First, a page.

HARARE – One thousand Zimbabwean smallholder farmers are set to benefit from a $3 million Food and Agriculture Organisation (FAO) project meant to improve and sustain households, and national food and nutrition security.
The FAO project being spearheaded by the European Union (EU), the University of Zimbabwe (UZ) in conjunction with Soil Fertility Consortium for Southern Africa (SOFECSA), University of Pretoria (South Africa) and Wageningen University (The Netherlands) among other regional institutions, will benefit over 3 000 farmers from the Southern Africa Development Community region.
The food security project, which runs until 2015 will see 1 000 farmers from South Africa, another 1 000 from Zimbabwe benefitting through research and training, while Malawi and Madagascar, which are the other project sites, will each have 500 farmers.
Lewis Hove, FAO regional conservation agriculture coordinator told delegates at the launch that the project would develop and promote innovative techniques for farmers’ and approaches to managing risks to crop production and post-harvest handling.
He said about 30 percent of what farmers produce is wasted through failure to manage pests and diseases as well as poor storage.
The EU provided $2,1 million of the total sponsorship, which will be channelled towards strengthening the resilience of the farmer, the ecology, soil, seeds and livestock breeds as well as the human knowledge , skills through research and farmer training.
“Working with smallholder agricultural communities in areas of high climatic risk in Madagascar, Malawi, South Africa and Zimbabwe, the project will assist them in identifying, analysing and documenting climate-risk hazards, vulnerabilities and coping mechanisms,” Hove said.
The United Nations Food Security agency regional representative said the project was focusing more on climatic resilience in smallholder agriculture out of the realisation that rain-fed smallholder agriculture is the backbone of rural household livelihoods and national economies.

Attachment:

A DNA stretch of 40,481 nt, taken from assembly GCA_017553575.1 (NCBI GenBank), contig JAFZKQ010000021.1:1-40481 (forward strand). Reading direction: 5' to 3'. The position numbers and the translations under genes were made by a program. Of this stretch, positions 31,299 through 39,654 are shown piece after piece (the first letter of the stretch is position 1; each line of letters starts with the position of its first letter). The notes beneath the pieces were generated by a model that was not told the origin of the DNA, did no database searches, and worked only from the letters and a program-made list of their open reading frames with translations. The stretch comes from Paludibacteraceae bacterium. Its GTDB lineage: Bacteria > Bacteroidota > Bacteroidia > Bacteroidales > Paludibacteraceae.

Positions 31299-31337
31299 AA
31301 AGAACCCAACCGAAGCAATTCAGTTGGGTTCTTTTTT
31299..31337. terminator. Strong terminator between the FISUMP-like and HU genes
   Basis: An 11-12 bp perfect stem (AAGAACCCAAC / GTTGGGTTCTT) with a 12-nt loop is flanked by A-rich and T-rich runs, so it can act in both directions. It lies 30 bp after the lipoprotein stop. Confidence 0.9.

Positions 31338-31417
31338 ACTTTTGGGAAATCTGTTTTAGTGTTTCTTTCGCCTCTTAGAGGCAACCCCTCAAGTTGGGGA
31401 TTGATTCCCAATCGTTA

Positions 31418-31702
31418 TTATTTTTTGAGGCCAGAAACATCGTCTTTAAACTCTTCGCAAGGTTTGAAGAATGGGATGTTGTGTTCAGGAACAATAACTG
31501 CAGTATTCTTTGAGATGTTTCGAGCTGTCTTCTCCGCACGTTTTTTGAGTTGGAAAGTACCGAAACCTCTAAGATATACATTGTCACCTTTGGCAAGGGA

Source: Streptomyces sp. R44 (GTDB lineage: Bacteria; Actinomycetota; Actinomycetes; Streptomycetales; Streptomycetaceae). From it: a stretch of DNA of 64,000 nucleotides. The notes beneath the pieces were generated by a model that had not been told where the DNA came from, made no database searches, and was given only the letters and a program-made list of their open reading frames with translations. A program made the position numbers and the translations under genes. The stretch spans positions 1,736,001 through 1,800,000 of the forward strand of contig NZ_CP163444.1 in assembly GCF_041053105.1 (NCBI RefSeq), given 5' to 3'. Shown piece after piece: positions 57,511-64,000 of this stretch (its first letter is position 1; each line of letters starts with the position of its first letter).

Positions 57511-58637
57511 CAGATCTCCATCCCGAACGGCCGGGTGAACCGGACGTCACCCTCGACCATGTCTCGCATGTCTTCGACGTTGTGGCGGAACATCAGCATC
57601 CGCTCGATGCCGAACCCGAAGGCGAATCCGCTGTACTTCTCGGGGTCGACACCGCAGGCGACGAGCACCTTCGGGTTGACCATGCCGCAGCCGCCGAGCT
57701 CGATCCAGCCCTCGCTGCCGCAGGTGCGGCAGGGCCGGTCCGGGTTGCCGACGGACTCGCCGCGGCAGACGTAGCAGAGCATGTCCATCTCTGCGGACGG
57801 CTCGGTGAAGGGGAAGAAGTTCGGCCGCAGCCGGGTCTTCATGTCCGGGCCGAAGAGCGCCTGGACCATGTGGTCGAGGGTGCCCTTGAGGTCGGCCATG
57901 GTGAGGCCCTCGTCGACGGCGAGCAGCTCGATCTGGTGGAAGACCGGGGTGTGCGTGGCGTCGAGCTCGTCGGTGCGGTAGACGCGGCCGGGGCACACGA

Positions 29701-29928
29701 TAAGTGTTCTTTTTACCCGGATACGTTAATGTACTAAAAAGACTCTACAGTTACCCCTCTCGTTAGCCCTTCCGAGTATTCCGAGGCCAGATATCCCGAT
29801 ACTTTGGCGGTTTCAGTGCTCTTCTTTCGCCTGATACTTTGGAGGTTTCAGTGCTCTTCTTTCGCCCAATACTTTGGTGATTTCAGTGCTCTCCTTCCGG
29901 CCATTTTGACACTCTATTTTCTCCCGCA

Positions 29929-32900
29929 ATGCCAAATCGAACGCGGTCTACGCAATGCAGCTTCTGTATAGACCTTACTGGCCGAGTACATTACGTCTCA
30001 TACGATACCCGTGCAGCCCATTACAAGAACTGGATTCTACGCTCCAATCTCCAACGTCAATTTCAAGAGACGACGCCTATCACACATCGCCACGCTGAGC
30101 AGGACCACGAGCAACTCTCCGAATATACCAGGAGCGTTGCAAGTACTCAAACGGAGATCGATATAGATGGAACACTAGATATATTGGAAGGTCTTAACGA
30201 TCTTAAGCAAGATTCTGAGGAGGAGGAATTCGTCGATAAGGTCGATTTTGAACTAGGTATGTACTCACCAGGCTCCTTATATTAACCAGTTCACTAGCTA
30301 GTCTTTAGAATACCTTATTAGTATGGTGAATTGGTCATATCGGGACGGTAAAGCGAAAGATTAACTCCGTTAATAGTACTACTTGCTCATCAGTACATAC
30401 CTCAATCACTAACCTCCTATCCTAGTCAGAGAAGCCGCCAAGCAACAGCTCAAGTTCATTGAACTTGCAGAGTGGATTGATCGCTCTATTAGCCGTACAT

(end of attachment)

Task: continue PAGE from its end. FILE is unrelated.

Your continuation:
Hove said the sector contributed over 90 percent of direct and indirect employment in the region yet crop productivity is on the decline hence the need to plug the holes.
“The high dependence on rainfall by these farmers renders them particularly vulnerable to the vagaries of climatic variability. The management of risks related to climatic variability is thus of paramount importance in creating more resilient cropping systems in the region,” he said.
UZ-based SOFECSA regional coordinator professor Paul Mapfumo said although farmers have through centuries of experience, combined with knowledge from formal research developed strategies to mitigate climatic risks, they have not managed to effectively manage the effects.
“These strategies are not always adequate in the face of such rapid climate change and ariability. Creative learning processes can support farmers to continue developing new and practical scientific strategies for sustainable food security,” Mapfumo said.
Agriculture minister Joseph Made in a speech read on his behalf by permanent secretary, Ringson Chitsiko, pledged government support for the project saying climatic hazards lead to a situation of high vulnerability for millions of small holder farmers.
The project launch was also attended by the EU second secretary for economic cooperation and food security, Paulina Rozycka.